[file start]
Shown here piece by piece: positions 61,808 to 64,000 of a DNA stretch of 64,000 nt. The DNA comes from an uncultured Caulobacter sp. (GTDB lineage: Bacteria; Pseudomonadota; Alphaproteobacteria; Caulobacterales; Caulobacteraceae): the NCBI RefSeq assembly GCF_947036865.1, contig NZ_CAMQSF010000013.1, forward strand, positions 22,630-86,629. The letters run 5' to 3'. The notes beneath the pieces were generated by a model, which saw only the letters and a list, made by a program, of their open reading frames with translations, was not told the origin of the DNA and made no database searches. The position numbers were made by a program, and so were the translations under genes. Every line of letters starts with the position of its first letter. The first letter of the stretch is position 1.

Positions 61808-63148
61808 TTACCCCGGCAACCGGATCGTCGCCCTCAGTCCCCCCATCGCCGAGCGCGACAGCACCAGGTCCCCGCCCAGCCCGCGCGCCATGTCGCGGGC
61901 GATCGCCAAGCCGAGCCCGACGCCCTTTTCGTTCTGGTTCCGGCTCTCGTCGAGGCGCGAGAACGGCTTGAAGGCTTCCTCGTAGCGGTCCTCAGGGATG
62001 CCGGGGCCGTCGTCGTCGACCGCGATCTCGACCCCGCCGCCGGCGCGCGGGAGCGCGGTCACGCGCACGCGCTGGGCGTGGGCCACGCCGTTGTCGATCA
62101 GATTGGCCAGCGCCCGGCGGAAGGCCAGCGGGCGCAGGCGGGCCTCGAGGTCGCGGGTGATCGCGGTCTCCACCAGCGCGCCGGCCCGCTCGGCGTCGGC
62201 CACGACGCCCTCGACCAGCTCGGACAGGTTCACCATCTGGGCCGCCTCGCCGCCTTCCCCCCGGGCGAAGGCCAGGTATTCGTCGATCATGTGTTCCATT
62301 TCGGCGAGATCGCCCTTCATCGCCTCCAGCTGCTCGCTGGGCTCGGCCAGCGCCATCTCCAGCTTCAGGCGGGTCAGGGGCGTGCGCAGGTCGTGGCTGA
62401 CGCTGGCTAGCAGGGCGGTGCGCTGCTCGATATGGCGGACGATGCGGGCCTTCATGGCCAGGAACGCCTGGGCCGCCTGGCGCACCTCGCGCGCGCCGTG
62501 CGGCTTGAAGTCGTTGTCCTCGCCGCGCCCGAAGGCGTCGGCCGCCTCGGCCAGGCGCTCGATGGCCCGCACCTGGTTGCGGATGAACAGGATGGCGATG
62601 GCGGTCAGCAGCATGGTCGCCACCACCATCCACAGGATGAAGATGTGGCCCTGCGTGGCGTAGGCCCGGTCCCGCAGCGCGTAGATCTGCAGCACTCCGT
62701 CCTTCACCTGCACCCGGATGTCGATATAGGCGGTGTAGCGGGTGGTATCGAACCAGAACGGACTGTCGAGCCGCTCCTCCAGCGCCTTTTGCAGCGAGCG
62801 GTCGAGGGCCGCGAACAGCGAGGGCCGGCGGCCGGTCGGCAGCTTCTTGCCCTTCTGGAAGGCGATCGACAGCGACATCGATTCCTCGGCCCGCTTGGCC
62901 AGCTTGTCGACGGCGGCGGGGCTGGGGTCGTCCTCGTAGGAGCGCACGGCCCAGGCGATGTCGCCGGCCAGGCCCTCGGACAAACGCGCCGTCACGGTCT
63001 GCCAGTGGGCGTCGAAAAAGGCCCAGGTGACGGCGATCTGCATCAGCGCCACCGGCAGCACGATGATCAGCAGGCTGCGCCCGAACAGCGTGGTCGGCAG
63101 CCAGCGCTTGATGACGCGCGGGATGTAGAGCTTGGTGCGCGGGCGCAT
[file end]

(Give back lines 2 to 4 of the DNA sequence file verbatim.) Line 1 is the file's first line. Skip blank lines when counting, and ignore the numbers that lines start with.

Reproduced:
Positions 61808-63148
61808 TTACCCCGGCAACCGGATCGTCGCCCTCAGTCCCCCCATCGCCGAGCGCGACAGCACCAGGTCCCCGCCCAGCCCGCGCGCCATGTCGCGGGC
61901 GATCGCCAAGCCGAGCCCGACGCCCTTTTCGTTCTGGTTCCGGCTCTCGTCGAGGCGCGAGAACGGCTTGAAGGCTTCCTCGTAGCGGTCCTCAGGGATG